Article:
Buying a new home in Canada is a commitment you will most likely be making for the next 20-30 years of your life, and as such, not something that you want to enter into lightly.  Just like this is a big decision for you, it is equally important for the lenders who you apply to, that they also make the right decision. Your employment history and residence history are important variables in a mortgage lending decision.

In this article, we look more into the importance of your employment and residence history.  Both of these factors will play a big part in determining your stability as a potential borrower; they tell your lender if you have the stability needed to be a good customer, who can be relied upon to pay on time.

employment-historyDo You Have Tenure?

Having held the same job for at least two years is helpful, the longer, the better.  The same principal applies to the time you have lived at your current address.  This demonstrates to the lender your overall stability as a borrower; they like to know that you have history with you company and that you aren’t a job hopper!  Don’t worry if you are applying for a mortgage because you have relocated for work and as such have only a few months in your current position, as long as you can show that you have help employment for over the two years in your previous position, that is also acceptable.  What will also matter is that your job is permanent as well, again this demonstrates stability and it also shows that you have a solid ability to pay.

Residency History

A prospective lender will look into where you have lived for the previous two years.  If you have moved around a little, then you will need to cover at least two years of address history in your application.  These will be verified, more often than not through credit bureau records.  The borrower might also look at the amount you have paid in housing costs previously in relation to your potential mortgage payments as well.

Employment History

It is important that you are able to document your employment history, whether or not you are employed, self-employed or otherwise, having proof of your position, along with any associated income is imperative.  It is also likely that your employer may get a call from a borrower who is carrying out verification checks.  They may also need confirmation in writing of your salary or pay, along with your job title and start date.

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Why employment and residency history is important

Banks and financial institutions care about your employment and residential history mostly for one reason: they want to ensure that they are paid back on time.  Lenders work on the basis that applicants who have worked in the same industry or job for a number of years are at less of a risk of losing their positions, and of course people who are in work, have a much better ability to pay their debts off, on time.  Of course, every lender is different, and some may place more importance on other factors, such as income for example than they do on employment or residence history.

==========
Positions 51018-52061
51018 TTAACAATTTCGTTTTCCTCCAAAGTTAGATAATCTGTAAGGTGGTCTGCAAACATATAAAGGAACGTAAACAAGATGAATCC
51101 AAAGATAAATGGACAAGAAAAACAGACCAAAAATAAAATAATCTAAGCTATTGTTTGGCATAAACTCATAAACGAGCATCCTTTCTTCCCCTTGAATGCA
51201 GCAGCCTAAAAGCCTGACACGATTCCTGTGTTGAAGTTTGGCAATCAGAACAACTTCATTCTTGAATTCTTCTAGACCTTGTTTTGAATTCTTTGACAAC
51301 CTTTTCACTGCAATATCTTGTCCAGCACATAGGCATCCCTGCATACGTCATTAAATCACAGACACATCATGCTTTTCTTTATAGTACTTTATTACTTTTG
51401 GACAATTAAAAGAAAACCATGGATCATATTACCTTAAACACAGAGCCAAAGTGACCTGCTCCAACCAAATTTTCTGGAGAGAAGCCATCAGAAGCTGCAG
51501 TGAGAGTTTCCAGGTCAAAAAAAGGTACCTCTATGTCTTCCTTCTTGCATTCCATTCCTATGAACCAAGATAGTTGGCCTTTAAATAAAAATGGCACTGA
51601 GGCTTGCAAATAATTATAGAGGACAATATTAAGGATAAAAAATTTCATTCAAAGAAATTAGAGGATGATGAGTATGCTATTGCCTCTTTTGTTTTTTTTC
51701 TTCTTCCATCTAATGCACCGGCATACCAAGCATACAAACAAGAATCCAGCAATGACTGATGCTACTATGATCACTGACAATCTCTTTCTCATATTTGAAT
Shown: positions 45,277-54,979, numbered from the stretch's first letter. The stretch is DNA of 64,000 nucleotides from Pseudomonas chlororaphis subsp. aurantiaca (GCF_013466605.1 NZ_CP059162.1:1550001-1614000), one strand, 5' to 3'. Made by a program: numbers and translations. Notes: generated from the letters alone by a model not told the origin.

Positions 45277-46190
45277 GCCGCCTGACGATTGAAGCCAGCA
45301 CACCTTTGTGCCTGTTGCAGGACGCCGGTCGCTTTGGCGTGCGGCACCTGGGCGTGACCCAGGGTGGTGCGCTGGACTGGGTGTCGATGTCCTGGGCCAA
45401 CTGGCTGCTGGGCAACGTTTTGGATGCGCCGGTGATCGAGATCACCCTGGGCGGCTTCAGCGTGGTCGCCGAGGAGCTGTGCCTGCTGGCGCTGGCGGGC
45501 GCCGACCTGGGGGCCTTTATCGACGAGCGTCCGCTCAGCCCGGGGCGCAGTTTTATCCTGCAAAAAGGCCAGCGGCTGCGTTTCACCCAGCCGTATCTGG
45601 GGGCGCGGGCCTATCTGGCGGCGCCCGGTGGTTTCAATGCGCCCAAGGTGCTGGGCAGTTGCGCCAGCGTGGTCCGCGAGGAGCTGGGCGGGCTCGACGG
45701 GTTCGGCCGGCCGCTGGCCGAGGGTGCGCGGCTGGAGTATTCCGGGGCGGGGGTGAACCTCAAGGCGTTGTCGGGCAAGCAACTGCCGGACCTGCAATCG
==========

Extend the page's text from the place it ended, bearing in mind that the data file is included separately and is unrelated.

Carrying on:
Are You New to Canada and Looking to Buy Your First Property?

If you have no residential or employment history in the country, don’t worry!  You are still able to qualify for a mortgage, whether it is just for a holiday home, or perhaps on a more permanent basis.  Buying your first home in Canada is often considered a vital step to being established in this country.  You may wish to finance the purchase of a house without having obtained citizenship; there are various options available which will allow you to do this.

If you are looking to make a down payment which is below ten percent of the total value, then it’s likely you will need to obtain an international credit report.  If you are coming from either the UK or US then this is a straightforward request, if you are coming from anywhere else, then you just need to get in touch with your bank or any other financial institution who can advise the best way to obtain such a report.

Every lender will have a slightly different set of rules and requirements but as a general rule, you will almost always need to show that you have landed immigrant status, a valid work visa or proof of your permanent residency.  You will also need to show at least three months history from within Canada for your employment too.

In summary, the longer, the better with regards to your employment and residence history, but as with everything in life, there is a gray area with some of the rules as it is down to each individual lender as to what their individual stipulations and criteria are set as.